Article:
Jo Montfort is beautiful and rich, and soon—like all the girls in her class—she’ll graduate from finishing school and be married off to a wealthy bachelor. Which is the last thing she wants. Jo secretly dreams of becoming a writer—a newspaper reporter like the trailblazing Nellie Bly.
Wild aspirations aside, Jo’s life seems perfect until tragedy strikes: her father is found dead. Charles Montfort accidentally shot himself while cleaning his revolver. One of New York City’s wealthiest men, he owned a newspaper and was partner in a massive shipping firm, and Jo knows he was far too smart to clean a loaded gun.
The more Jo uncovers about her father’s death, the more her suspicions grow. There are too many secrets. And they all seem to be buried in plain sight. Then she meets Eddie—a young, brash, infuriatingly handsome reporter at her father’s newspaper—and it becomes all too clear how much she stands to lose if she keeps searching for the truth. Only now it might be too late to stop.
The past never stays buried forever. Life is dirtier than Jo Montfort could ever have imagined, and the truth is the dirtiest part of all. (goodreads.com)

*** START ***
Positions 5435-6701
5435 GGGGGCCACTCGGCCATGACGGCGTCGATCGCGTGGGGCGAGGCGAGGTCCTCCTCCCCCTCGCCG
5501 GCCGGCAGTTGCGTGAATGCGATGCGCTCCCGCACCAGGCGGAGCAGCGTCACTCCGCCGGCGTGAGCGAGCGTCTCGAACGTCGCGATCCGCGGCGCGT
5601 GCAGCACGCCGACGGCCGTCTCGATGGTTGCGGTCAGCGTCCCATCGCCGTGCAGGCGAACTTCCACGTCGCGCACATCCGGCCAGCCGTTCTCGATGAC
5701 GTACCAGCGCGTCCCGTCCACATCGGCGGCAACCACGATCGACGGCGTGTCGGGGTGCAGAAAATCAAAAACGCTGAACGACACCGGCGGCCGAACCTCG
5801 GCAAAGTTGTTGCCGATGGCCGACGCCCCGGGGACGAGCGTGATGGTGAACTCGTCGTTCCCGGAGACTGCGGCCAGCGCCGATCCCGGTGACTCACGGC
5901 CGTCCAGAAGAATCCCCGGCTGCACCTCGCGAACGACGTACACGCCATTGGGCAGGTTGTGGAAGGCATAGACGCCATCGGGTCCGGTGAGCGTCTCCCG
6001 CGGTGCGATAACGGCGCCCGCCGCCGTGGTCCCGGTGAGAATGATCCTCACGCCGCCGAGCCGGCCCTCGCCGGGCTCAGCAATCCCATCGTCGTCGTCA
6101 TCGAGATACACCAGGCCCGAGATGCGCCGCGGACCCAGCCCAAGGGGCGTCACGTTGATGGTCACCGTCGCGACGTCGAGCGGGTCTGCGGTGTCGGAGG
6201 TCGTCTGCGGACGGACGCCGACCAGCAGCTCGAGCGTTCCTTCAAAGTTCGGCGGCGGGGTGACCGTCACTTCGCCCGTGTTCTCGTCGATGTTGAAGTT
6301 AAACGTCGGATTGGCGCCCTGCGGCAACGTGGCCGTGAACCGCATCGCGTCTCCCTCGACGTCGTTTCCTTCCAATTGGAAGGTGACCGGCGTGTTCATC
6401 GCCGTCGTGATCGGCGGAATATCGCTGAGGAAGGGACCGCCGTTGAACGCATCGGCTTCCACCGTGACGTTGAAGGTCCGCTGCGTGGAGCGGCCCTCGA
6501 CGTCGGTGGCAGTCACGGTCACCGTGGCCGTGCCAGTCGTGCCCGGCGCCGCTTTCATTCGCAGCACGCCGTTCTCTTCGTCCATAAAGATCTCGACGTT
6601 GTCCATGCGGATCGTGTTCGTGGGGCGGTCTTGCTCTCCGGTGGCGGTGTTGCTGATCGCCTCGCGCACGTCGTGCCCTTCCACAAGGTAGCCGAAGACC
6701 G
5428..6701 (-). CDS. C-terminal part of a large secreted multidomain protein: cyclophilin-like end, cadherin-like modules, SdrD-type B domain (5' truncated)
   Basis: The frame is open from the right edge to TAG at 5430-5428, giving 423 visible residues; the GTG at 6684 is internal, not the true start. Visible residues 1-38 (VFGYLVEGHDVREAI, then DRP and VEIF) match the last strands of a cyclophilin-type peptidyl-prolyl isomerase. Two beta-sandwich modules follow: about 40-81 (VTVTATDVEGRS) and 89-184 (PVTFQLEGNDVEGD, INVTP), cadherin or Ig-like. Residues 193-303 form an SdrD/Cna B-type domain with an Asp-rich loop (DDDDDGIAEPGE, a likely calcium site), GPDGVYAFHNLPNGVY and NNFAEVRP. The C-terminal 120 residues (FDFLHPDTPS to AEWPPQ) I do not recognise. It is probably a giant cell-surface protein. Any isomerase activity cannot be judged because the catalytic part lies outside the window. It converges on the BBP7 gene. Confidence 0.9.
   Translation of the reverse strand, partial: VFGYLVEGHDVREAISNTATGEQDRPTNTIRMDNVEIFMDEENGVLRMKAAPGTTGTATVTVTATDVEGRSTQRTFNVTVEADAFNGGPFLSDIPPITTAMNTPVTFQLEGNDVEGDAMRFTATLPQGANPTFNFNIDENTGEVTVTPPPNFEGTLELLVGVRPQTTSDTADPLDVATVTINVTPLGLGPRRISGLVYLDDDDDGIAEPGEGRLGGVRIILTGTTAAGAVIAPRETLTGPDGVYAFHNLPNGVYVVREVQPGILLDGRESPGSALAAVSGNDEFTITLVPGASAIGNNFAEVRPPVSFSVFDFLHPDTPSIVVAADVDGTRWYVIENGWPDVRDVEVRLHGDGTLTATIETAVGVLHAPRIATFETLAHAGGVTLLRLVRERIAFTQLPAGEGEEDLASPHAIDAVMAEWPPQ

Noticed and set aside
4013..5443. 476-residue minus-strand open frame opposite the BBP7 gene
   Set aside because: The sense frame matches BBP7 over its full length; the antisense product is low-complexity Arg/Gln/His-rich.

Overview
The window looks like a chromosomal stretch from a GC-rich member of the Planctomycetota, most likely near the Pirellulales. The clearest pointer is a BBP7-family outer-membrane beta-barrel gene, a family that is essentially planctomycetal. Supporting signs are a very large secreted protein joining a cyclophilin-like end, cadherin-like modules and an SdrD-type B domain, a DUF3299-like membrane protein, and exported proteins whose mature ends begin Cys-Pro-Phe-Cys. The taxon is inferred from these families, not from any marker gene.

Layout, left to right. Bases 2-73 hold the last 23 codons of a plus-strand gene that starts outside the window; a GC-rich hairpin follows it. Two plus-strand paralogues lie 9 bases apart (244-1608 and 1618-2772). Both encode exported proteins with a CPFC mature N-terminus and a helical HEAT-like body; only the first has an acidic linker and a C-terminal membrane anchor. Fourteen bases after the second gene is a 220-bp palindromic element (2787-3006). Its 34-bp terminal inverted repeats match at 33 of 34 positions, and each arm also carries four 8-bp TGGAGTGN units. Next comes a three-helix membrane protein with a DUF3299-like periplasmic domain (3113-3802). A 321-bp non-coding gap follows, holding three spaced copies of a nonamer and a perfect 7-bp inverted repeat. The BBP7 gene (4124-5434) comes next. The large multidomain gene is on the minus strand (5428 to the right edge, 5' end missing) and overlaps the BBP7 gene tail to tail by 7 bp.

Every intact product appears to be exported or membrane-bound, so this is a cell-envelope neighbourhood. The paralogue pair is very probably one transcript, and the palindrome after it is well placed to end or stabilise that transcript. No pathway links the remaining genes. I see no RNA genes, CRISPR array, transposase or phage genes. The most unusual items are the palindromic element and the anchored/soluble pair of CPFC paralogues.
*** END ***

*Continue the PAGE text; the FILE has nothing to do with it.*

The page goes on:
Our first YAck of the year and we choose an historical thriller. Not a problem for me, especially since it’s set in New York at the end of the 19th century. What amused me even more was that the story starts at a finishing school called Miss Sparkwell’s in Farmington, Connecticut. AKA Miss Porter’s. So incredibly amused by that. Drove by that place daily. I even know where the mill is Jo talks about at the beginning. Crystal clear in my mind. So a pretty good start to the book.
As we get going, though, things get a bit . . . obtuse.
DRAGONDICKS (that’s YAck for SPOILER WARNING, it spawned from dildos shaped like dragons’ dicks, don’t ask, we’re grossly inappropriate, and because the search terms getting to my blog weren’t weird enough)
So, the WHO DID IT is incredibly obvious from the very beginning. I’m known to be rather oblivious to guessing these types of things when reading these types of books so the fact that I knew from page . . . like, 15 who it was is a bit disconcerting. And it only becomes increasingly more obvious as the story went on. Really, if you have two brain cells to rub together you’ll figure it out right quick.
With that being said it doesn’t mean I didn’t enjoy the story. I really liked the voice and Jo was really a great character, if not being rather plot-devicinly obtuse every now and then. Donnelly played her torn personality rather well and really exhibited Jo’s pull between expectation and desire, complete with grave repercussions. Jo was rather dense when it served the plot to be so, if only so we could have a cute little moment when Eddie had to explain something less than savory. For all the reading Jo does I’m hard-pressed to believe she doesn’t know what a whore house is but it was totally cute to watch Eddie explain that one to a girl that doesn’t otherwise know what a dick is let alone where to put it. It was little things like that while were rather amusing it came across a bit forced.